The Great Storm of 2038 Scenario Shows Significant Damage to the Essex Causeway
The TownGreen-sponsored Harvard Graduate School of Design (HGSD) Typologies of Vulnerability climate study researchers have completed their visualizations of the impacts of a Category 3 Hurricane and continue to explore coastal communities adaptation measures from around the world. This month, TownGreen is releasing images from the HGSD climate study highlighting damage to the Essex Causeway. The three images shown below (before, during, and after the storm) depict flooding damage to buildings, roads, and infrastructure. The images are accompanied by a narrative developed by HGSD researchers.
HGSD researchers’ narrative
The Essex Causeway floods early in the morning. This cuts off Route 133, a critical evacuation route. The Essex Board of Selectmen urge business owners along the Causeway to board up their windows and get out.
“The Essex Causeway before the Great Storm of 2038,” Typologies of Vulnerability: The Case of Cape Ann; Harvard GSD Office for Urbanization, 2022.
HGSD researchers’ narrative:
The Essex Causeway floods. The storm surge washes out the bridge and erodes the marsh.
“The Essex Causeway during the Great Storm of 2038,” Typologies of Vulnerability: The Case of Cape Ann; Harvard GSD Office for Urbanization, 2022.
HGSD researchers’ narrative:
The Causeway remains impassable. The bridge is washed out and the stormwater system under the road leaks waste. Residents seeking emergency medical attention turn around and look for alternate routes to Beverly Hospital or Addison Gilbert Hospital.
“The Essex Causeway after the Great Storm of 2038,” Typologies of Vulnerability: The Case of Cape Ann; Harvard GSD Office for Urbanization, 2022.
Looking at Solutions from Around the Globe
TownGreen’s next HGSD scenario, Adaptation: Armoring Infrastructure and Relocation, envisions the effects of armoring Cape Ann’s coast by protecting infrastructure threatened by sea level rise and inundation with hard infrastructure and living shorelines and other natural system protections. Other options are through accommodating or avoiding storm damage. Upcoming scenarios will imagine relocation for the most vulnerable flood and storm surge zones.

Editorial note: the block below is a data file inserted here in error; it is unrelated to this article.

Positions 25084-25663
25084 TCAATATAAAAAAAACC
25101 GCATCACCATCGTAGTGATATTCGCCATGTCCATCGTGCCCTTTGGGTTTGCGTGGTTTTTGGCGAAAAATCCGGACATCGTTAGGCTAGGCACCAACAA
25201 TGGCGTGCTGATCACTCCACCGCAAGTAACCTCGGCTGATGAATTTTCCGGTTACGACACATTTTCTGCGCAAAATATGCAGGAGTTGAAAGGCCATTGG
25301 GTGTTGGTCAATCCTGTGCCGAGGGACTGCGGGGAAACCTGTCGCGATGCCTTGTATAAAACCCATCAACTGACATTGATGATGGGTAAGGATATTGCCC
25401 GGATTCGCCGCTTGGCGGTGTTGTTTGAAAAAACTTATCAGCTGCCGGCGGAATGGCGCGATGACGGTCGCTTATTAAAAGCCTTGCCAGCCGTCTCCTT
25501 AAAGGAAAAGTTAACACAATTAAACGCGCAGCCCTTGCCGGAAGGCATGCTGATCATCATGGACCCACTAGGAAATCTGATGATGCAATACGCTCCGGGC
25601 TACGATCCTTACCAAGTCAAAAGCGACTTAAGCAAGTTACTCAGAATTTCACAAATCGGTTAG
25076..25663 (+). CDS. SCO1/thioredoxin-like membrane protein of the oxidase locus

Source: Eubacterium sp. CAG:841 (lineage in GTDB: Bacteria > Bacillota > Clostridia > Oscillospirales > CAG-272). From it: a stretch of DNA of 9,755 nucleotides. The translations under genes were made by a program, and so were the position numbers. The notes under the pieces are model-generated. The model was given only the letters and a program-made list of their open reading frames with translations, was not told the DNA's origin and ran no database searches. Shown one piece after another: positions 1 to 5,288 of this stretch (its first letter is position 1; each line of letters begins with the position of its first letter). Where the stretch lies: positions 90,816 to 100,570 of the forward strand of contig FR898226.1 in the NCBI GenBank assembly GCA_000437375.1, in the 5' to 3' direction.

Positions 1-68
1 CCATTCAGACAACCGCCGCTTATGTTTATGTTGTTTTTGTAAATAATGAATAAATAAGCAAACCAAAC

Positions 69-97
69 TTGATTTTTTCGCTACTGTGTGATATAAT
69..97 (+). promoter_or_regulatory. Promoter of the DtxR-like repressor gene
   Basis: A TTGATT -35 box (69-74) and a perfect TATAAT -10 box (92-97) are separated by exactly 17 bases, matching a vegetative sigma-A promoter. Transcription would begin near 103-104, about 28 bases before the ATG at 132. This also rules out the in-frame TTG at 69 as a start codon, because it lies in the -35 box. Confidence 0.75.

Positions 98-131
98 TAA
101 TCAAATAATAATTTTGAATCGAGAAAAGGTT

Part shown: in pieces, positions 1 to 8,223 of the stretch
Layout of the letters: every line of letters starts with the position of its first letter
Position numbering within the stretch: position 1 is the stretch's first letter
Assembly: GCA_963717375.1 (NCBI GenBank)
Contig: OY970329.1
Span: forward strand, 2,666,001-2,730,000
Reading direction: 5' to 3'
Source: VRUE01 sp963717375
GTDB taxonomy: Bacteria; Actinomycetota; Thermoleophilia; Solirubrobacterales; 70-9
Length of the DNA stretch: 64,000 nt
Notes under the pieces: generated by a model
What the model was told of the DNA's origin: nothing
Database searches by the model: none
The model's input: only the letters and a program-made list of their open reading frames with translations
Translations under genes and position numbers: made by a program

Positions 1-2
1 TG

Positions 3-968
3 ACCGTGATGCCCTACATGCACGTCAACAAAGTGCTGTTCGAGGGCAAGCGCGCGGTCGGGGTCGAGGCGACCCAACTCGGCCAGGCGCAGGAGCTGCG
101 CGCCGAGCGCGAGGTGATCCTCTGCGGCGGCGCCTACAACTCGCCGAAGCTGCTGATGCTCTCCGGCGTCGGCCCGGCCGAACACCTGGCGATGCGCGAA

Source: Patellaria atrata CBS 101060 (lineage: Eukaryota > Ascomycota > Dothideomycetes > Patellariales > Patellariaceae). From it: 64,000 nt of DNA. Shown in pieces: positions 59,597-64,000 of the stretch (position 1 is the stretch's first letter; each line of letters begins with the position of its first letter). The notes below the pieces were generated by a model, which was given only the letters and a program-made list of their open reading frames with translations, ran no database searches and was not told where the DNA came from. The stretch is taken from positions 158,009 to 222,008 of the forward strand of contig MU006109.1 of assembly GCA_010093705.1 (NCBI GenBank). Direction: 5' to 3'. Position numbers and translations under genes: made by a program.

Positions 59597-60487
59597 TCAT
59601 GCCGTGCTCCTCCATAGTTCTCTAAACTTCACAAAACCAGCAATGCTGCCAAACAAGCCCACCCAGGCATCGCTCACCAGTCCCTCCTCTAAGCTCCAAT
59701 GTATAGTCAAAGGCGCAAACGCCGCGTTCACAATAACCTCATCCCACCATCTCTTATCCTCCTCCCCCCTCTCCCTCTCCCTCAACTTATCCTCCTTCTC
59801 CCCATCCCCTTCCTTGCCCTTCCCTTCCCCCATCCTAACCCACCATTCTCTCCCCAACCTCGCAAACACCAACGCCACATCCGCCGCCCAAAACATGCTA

This month’s look at solutions are a golf course in Tucson, Arizona configured to respond to flooding with a remain in place approach that allows flooding and a concept called SALT that involves avoidance or moving out of the way. Both solutions could be adapted for Cape Ann.
Accommodation: Remain in place and allow flooding
The Dell Ulrich Golf Course in Tuscon, AZ was redesigned in the mid-1990s with deeper depressions along the fairway to store rainwater in the event of flooding. The course intercepts flow from three square miles with the runoff ultimately draining through a large culvert into a nearby waterway. The redesign of the course mitigates flooding for 600 residential homes that are part of a FEMA designated flood zone nearby.
Mike Bailey, “Dell Ulrich Golf Course,” Golf Pass, 2014.
Avoidance: Move Out of the Way
John Englander proposed the adoption of Shoreline Adaptation Land Trusts (SALTs) in 2015. SALTs are nonprofit public land trusts established pro bono for any defined area to get property into the public sector in anticipation of submergence. Private and commercial property owners donate coastal real estate that is vulnerable to erosion and sea level rise, and the owner is allowed to continue full use for his or her lifetime, subject only to sea level rise and intermittent flooding. The immediate benefit to the donor would be to terminate property taxes. A second benefit is a tax-deductible gift donation for the value of the property, including the land, buildings, and infrastructure. The percentage of deductibility would decline 2% every year from the inception of the SALT.
John Englander, “SALTs,” John’s Blog/Newsletter: SEA LEVEL RISE NOW, 2015.
The Voices of Cape Ann Project Update
The Voices of Cape Ann Project is underway with the first round of interviews happening through the end of March. All interviewers are making great progress across all four communities. Residents are being asked about why they live in a community, what they love about the community, and what their hopes and concerns are for their community. Teams are reaching into the Brazilian community, speaking to business owners, working with students to conduct interviews, and speaking with members of the faith-based and fishing communities. We are hoping to speak to over a 100 people. Data from the two interviews will be compiled into a report that TownGreen will use as part of the HGSD ethnographic study and to inform the EPA Workshops in late April and May. We hope to share this information with all of you in the May newsletter.
Essex Selectman Peter Phippen is Interviewed About The Great Marsh
Essex Selectman Peter Phippen recently spoke with Heather Atwood on Cape Ann Today to discuss the threats to the Great Marsh from sea level rise. Listen to his interview here.
Coming This Spring
Later this spring, TownGreen will host webinars with Professor Charles Waldheim and the HGSD team for a presentation of “The Great Storm of 2038” scenario. Details will be available soon.
Support TownGreen’s Research on Cape Ann
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